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Venus In March

Venus is lovely in the spring.

The Old Venus, that is.  You know, the steamy, swampy Venus of the SF pulps, with its web-footed Venusians (Venerians), teeming jungles, dinosaurs, and those infamous dens of inquity in Venusburg.   The Venus of Leigh Brackett, Edgar Rice Burroughs, Roger Zelazny, C.L. Moore, and Isaac Asimov.

Those who miss the place (like me) will be able to return there next spring.  OLD VENUS, an original anthology of retro-SF stories set upon the lost Venus of old, will be released by Bantam Spectra in hardcover on March 3, 2015.  We just got our first look at the cover:


Old Venus final jkt

The final lineup:

INTRODUCTION, by Gardner Dozois
FROGHEADS, by Allen M. Steele
THE DROWNED CELESTRIAL, by Lavie Tidhar
PLANET OF FEAR, by Paul McAuley
GREEVES AND THE EVENING STAR, by Matthew Hughes
A PLANET CALLED DESIRE, by Gwyneth Jones
LIVING HELL, by Joe Haldeman
BONES OF AIR, BONES OF STONE, by Stephen Leigh
RUINS, by Eleanor Arnason
THE TUMBLEDOWNS OF CLEOPATRA ABYSS, by David Brin
BY FROGSLED AND LIZARDBACK TO OUTCAST VENUSIAN LEPERS, by Garth Nix
THE SUNSET OF TIME, by Michael Cassutt
PALE BLUE MEMORIES, by Tobias S. Buckell
THE HEART'S FILTHY LESSON, by Elizabeth Bear
THE WIZARD OF THE TREES, by Joe R. Lansdale
THE GODSTONE OF VENUS, by Mike Resnick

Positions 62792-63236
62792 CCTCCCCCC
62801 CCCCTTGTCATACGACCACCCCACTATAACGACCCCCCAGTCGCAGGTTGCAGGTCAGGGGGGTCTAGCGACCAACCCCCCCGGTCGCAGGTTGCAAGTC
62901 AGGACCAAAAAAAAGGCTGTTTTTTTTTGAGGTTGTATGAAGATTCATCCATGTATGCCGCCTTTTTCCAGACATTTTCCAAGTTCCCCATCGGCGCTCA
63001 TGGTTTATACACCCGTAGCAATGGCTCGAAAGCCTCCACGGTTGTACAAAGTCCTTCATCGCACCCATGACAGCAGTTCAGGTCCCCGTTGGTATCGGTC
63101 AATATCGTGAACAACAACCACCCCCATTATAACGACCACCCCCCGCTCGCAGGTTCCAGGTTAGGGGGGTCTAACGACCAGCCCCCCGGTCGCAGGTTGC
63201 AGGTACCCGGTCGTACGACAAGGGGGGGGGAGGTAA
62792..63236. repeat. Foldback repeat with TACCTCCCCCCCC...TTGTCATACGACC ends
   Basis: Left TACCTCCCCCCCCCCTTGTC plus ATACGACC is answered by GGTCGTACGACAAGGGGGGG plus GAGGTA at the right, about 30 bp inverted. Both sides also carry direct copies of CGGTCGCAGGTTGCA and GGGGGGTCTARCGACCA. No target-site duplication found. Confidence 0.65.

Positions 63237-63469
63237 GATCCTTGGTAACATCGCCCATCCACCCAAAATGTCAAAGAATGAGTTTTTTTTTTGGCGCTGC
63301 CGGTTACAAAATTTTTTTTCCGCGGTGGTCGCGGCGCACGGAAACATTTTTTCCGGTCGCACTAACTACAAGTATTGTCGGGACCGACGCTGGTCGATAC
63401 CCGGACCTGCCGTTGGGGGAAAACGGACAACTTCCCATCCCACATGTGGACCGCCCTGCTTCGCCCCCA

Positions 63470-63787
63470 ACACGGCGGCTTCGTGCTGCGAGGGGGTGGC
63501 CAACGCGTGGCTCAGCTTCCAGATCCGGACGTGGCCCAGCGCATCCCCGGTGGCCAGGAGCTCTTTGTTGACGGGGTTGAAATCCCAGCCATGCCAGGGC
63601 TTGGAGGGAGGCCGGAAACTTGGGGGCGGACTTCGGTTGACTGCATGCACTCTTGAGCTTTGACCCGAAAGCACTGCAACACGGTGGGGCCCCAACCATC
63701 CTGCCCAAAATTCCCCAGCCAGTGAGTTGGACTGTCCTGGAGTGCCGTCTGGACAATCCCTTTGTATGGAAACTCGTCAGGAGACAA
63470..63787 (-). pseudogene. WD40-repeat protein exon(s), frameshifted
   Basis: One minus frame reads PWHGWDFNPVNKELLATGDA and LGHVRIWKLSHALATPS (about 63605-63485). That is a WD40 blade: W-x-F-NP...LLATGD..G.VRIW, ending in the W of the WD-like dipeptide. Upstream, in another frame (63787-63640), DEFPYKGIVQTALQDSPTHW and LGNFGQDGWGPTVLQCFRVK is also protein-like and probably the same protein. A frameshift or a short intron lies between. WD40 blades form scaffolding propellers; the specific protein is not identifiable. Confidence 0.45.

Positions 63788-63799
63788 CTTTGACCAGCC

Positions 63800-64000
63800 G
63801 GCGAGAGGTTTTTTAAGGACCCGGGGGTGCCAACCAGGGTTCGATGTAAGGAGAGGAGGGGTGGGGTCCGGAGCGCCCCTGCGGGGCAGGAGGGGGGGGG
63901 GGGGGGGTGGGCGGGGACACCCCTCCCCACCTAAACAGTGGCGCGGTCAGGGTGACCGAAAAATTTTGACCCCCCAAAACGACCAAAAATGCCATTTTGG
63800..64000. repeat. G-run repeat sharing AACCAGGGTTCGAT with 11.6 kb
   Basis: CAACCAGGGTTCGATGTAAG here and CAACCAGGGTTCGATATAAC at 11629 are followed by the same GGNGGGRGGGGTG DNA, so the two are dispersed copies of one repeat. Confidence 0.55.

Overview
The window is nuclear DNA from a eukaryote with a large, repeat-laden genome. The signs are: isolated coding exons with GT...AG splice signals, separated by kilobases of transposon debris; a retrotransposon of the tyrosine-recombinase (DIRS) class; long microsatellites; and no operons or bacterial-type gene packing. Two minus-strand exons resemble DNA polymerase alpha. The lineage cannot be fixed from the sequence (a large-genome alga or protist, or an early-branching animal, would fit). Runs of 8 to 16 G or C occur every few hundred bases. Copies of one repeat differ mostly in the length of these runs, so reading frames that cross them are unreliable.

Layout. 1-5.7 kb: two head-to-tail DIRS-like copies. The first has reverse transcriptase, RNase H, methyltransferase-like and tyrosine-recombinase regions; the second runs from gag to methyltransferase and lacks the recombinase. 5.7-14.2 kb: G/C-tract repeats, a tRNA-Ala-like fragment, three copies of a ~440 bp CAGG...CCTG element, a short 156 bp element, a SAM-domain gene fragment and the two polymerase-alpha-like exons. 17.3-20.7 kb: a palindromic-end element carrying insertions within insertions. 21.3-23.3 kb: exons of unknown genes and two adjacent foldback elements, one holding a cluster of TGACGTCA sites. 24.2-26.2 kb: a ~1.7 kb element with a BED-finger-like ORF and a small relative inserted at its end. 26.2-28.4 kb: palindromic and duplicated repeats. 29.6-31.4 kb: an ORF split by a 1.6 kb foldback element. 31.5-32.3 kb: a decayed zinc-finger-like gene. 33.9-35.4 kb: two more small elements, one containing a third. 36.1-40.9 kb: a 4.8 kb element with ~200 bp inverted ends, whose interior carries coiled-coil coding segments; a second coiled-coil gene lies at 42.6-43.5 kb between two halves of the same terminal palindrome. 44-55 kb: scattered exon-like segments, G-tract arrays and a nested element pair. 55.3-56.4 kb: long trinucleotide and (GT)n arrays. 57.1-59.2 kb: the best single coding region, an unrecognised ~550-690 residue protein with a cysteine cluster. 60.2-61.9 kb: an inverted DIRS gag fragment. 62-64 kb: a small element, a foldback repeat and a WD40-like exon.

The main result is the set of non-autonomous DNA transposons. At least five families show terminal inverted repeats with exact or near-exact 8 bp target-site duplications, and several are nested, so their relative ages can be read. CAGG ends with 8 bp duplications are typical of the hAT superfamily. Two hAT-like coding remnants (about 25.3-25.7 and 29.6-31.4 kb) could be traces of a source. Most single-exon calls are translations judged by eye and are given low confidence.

BOTANICA VENERIS: THIRTEEN PAPERCUTS BY IDA COUNTESS RATHANGAN, by Ian McDonald

If you enjoyed OLD MARS (our Locus Award nominee from last year), you'll like this one even better,  I think... and there's one story in there that's so bloody good that if it doesn't win the Hugo and Nebula both, I'll count it as a major injustice.  Which one?  Ah, I will leave you guys to figure that out.  But first you'll need to read the book.

March 3.  Mark the day on the calendars.

I'll meet you on Venus.

Comments

Dennis Staples
Jun. 5th, 2014 01:33 am (UTC)
Authors
This new "old" anthologies seem really great. I'm wondering if there are specific stories or novels they are inspired by. You mentioned some author names. What works of theirs specifically led to these?
Loren Schmidt
Jun. 5th, 2014 10:22 am (UTC)
Re: Authors
Burroughs: Carson Napier series or Amtor/Venus series. John Carter clone. Has pirates!
Zelazny: "The Doors of His Face, The Lamps of His Mouth" (Nebula for Best Novelette, I think)
Brackett: Various Venus novels in the "Solar System" universe--e.g., "The Enchantress of Venus" and "The Stellar Legion" are two I remember reading.
Asimov: "Lucky Starr and the Oceans of Venus," juvenile novel I remember thinking was rather, well, juvenile in comparison to the Foundation books when I read it at age 8.
C.L. Moore: 3 or 4 of the Northwest Smith novels take place on Venus or have major Venusian characters.





Dennis Staples
Jun. 8th, 2014 04:05 am (UTC)
Re: Authors
Thank you!

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